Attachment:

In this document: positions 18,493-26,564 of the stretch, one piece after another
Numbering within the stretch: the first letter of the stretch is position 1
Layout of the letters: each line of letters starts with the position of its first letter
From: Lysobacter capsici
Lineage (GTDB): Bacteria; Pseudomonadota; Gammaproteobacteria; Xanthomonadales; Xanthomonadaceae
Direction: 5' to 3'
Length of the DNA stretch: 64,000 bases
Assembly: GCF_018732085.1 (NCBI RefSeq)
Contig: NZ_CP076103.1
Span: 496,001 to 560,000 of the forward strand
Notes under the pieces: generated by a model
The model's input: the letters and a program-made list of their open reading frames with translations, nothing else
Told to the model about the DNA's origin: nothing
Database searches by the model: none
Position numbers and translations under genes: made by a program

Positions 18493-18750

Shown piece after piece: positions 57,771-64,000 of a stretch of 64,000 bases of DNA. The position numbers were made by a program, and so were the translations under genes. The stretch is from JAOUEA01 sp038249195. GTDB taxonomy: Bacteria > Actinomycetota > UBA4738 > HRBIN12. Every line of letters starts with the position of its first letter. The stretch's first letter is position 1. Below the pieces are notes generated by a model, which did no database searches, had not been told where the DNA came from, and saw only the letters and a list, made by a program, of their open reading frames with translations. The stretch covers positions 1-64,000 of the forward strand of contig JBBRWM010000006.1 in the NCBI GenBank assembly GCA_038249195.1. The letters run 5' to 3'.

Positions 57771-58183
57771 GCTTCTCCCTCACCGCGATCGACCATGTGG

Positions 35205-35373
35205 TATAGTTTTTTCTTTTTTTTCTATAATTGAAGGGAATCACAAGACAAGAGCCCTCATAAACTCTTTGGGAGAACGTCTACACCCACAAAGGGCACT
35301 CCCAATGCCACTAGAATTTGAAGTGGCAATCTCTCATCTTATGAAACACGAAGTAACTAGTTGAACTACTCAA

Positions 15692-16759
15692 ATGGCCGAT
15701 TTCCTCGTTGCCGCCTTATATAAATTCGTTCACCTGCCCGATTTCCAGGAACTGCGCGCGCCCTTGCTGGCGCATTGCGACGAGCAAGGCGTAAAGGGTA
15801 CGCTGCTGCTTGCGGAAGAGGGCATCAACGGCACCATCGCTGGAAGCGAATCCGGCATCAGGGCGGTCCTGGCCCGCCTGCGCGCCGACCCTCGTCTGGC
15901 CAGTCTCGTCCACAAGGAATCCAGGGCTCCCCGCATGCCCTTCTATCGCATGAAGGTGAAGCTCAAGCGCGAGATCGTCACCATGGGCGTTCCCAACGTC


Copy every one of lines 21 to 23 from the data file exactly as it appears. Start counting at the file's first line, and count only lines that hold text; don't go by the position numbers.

35205 TATAGTTTTTTCTTTTTTTTCTATAATTGAAGGGAATCACAAGACAAGAGCCCTCATAAACTCTTTGGGAGAACGTCTACACCCACAAAGGGCACT
35301 CCCAATGCCACTAGAATTTGAAGTGGCAATCTCTCATCTTATGAAACACGAAGTAACTAGTTGAACTACTCAA

Positions 15692-16759